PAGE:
You’ve always liked art. In fact your favorite memories from summer camp are the arts and crafts classes. You’ve made dozens of friendship bracelets. You can latch hook a rug like nobody’s business. You still have that composition book with the black and white marble cover, from when you went through your poetry phase in junior high. You painted watercolor unicorns and action figures. You sculpted miniatures of the entire cast of “Saved By The Bell” out of clay. But, you grew up. You got a job. You became responsible. But it’s still there, somewhere inside of you. You wonder, what would my life be like right now if I’d pursued art?
Well, you’ll be happy to know you have some options. You could pay the $35,000 per year to go to a private art school, or, you could mosie on down to Gallery’s Choice in Downers Grove, Illinois and learn oil painting, stained glass, jewelry making, watercolor painting, mosaics, copper enameling, acrylic painting, lampworking, origami, or silk painting. I could go on, but I think you get the idea.
The owners, Rose and Bill Jarecki, along with their daughter, Katie, are living testaments to what life can be like when a person follows their dream. Having gotten an MBA and spent fifteen years in corporate marketing, Rose decided to leave that life behind and follow her dream of living an artistic life. She is a self-taught glasswork and silk-painting artist who has pieces displayed in the Thompson Center in downtown Chicago.
The shop has been open for five years in Downer’s Grove and in that time has gone through some radical changes. Giving up half their retail space, for one. I asked her what made her decide to partially turn her art gallery into a working art studio. “I noticed other artisans getting discouraged and not making the money selling their work as they’d hoped,” Rose explains. “Customers have changed their focus when it comes to the arts. More and more people are saying, ‘I don’t want to buy it, I’d rather experience it, make it myself’.
“And if they do want to buy something, they want it to be custom and unique. Not something that’s been sitting on a shelf somewhere. The most successful artists are the ones who respond to the customer’s wants. So we made the decision to dedicate 50 percent of our retail floor space to classroom and studio space.”
I asked how business has changed since going from being just a retailer, to a retailer and art learning center. “I really feel that we are giving back to the community,” she says. “We are very family oriented with a hands-on approach. We’re doing both chilldren’s and adult’s classes, but I especially love being able to give kids the support I always had as a kid. I was allowed to try anything. We’ve had over 5,000 Girl Scouts come through our doors. And we make sure that students have some success right away, in order to encourage them to not be afraid to try different, maybe more complicated techniques.”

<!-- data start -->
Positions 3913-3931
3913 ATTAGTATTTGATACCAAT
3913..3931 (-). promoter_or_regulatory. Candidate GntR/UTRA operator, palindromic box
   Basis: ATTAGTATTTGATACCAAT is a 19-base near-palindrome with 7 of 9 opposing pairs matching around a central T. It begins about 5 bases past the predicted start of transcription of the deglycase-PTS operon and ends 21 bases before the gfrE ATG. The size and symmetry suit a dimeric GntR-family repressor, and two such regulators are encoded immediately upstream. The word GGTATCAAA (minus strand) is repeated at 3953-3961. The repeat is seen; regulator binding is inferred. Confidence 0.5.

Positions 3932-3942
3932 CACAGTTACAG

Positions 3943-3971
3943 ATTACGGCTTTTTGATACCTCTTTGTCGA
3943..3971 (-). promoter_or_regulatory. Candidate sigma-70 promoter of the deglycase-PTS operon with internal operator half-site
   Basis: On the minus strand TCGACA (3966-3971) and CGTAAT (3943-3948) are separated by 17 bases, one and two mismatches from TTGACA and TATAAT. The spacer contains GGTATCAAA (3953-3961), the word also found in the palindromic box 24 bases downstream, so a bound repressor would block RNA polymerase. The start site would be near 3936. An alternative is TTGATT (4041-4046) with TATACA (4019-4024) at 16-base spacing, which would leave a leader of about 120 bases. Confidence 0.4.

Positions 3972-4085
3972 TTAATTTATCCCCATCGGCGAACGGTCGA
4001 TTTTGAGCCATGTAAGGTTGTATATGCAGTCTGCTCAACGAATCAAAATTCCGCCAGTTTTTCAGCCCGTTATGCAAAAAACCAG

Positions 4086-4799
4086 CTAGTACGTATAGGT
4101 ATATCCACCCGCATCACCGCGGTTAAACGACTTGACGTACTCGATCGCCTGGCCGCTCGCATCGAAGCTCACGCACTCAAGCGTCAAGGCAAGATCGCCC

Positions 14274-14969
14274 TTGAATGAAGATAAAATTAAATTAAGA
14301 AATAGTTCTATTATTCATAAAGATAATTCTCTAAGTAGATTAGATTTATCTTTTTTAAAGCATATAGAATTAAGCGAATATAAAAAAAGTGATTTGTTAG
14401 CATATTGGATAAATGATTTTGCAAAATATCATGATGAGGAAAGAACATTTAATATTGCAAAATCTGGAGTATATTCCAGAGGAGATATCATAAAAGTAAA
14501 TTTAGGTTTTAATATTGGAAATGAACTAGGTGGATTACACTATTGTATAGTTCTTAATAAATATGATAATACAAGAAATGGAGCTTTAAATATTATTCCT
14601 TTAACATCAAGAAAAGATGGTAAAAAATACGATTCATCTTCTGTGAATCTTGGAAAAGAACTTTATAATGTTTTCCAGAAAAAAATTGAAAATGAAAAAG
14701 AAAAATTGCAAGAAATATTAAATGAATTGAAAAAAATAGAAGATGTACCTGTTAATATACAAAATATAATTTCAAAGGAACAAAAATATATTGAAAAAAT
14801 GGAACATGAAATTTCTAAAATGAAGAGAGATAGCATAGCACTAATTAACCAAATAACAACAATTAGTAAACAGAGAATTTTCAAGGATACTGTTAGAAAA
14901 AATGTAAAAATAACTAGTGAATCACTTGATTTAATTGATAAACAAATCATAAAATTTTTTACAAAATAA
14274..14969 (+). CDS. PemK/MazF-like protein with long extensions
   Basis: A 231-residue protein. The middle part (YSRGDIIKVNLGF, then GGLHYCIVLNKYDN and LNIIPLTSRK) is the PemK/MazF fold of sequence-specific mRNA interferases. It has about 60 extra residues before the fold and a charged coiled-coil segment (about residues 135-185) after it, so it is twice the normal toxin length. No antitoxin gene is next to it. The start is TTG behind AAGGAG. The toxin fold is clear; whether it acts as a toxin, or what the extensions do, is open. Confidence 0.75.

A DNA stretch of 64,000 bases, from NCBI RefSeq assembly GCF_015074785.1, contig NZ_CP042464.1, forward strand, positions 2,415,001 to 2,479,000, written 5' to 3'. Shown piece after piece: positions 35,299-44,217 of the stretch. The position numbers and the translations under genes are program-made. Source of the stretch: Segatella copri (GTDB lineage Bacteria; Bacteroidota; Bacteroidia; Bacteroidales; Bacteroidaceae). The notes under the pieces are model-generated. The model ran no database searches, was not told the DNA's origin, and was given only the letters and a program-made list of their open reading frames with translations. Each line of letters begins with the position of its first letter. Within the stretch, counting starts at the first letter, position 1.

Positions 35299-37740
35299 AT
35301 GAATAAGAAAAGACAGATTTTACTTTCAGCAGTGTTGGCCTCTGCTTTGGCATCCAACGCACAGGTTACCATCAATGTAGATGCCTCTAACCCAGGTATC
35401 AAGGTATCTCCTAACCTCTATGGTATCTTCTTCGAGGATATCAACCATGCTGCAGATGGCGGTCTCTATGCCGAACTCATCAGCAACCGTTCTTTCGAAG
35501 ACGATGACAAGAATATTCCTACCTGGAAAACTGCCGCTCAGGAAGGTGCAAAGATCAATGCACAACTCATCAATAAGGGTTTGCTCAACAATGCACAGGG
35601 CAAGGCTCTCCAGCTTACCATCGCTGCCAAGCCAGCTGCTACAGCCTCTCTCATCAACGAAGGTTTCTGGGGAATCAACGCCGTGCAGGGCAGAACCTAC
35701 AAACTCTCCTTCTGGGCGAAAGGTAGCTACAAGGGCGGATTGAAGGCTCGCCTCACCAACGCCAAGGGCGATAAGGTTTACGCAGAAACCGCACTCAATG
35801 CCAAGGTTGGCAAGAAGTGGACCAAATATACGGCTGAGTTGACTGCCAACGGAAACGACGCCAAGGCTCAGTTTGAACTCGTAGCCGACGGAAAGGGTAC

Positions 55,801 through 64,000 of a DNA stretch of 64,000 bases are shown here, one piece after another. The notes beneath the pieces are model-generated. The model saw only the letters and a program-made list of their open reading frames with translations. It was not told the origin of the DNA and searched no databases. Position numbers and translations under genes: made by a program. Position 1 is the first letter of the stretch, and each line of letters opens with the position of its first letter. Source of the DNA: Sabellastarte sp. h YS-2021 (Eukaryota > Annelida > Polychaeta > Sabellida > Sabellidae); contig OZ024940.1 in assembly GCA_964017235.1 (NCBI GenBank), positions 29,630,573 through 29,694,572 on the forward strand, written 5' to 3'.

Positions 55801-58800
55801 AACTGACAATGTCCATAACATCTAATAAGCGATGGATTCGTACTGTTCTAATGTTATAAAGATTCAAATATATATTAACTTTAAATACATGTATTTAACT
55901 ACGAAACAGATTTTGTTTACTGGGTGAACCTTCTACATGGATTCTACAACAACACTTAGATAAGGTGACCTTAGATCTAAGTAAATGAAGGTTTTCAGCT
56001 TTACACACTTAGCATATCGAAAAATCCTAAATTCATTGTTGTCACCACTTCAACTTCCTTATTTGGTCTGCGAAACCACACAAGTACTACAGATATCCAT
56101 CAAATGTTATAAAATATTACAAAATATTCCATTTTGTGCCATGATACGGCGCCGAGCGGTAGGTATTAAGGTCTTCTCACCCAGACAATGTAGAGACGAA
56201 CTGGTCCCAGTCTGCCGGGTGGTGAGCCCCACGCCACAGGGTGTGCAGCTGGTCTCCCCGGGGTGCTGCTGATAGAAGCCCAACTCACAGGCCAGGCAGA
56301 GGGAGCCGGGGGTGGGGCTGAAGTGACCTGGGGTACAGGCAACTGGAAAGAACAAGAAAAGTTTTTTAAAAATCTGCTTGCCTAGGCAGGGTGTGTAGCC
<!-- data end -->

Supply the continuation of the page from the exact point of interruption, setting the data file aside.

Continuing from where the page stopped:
It’s not just kids who keep the shop busy. Gallery’s Choice hosts “Girls’ Night Out” events, birthday parties, and couples’ stained glass classes. And, I have to mention that I was impressed and surprised at how much shelf space had been given to display beginning artists and art students. “People are more sensitive to keeping business local. So, the community seeks us out. I’ve noticed that it doesn’t really matter, as much as you might think, if a piece is made by a beginner versus a long-time professional. Customers are telling me, ‘I don’t want a print or a replica. I’m tired of going to the mall.’ I’m hearing that on a daily basis. If a piece speaks to a person, they buy it and the value is that it’s been made by hand.”
The response to Rose and Bill’s hands-on approach has been tremendous. I can’t help wondering if we can expect their model to be the new direction for art galleries and shops. But, Bill feels there’s room for different art experiences. “We like to make art more accessible for people, that’s true. But, there’s definitely room for our type of shop, as well as the high end galleries. In fact, people come into our place and learn to make and buy art, and then they are not afraid to go to the high end shows. If they take a stained glass class here, then they can attend a retrospective on Louis Comfort Tiffany and feel comfortable. They are now interested and not intimidated. They feel they understand the work better, they can speak with knowledge about the medium and the process, and can better appreciate the genius of the masters.”
Increasing their class offerings has certainly transformed the business, but Gallery’s Choice remains, very much, a gallery with dozens of local artists and artisans on display. “In the beginning it was just my work. I was kind of scared to let other artists show here,” Rose admits. “Coming from a business and not an art background, I struggled with wondering if I was good enough, but it was about getting over that. Artists just found us through word of mouth. I’m glad, now, that I had the confidence to let other artists show their work alongside mine. It’s been wonderful. We’ve found such a high quality of work. Jewelry, fiber arts, glass makers, etchings. And we get tons of referrals from customers as well.”
And now, Gallery’s Choice is using the social networking site Facebook in order to give the public a chance to see some classroom experiences, new artists and upcoming programs and events. I asked Rose if giving up half the sales floor has affected the number of artists they are able to show. “Oh, there’s always room for one more,” she replied. “We aim to keep our gallery accessible. We are a self made environment.”
Gallery’s Choice, 1014 Curtiss Street, Downer’s Grove, IL, 60515, USA.